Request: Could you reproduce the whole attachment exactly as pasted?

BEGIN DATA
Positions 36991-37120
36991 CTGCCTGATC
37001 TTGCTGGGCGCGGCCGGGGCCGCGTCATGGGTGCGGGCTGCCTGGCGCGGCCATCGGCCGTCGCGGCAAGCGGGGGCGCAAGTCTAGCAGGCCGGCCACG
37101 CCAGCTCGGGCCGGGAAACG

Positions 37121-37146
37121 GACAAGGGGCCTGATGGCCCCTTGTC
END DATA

Positions 36991-37120
36991 CTGCCTGATC
37001 TTGCTGGGCGCGGCCGGGGCCGCGTCATGGGTGCGGGCTGCCTGGCGCGGCCATCGGCCGTCGCGGCAAGCGGGGGCGCAAGTCTAGCAGGCCGGCCACG
37101 CCAGCTCGGGCCGGGAAACG

Positions 37121-37146
37121 GACAAGGGGCCTGATGGCCCCTTGTC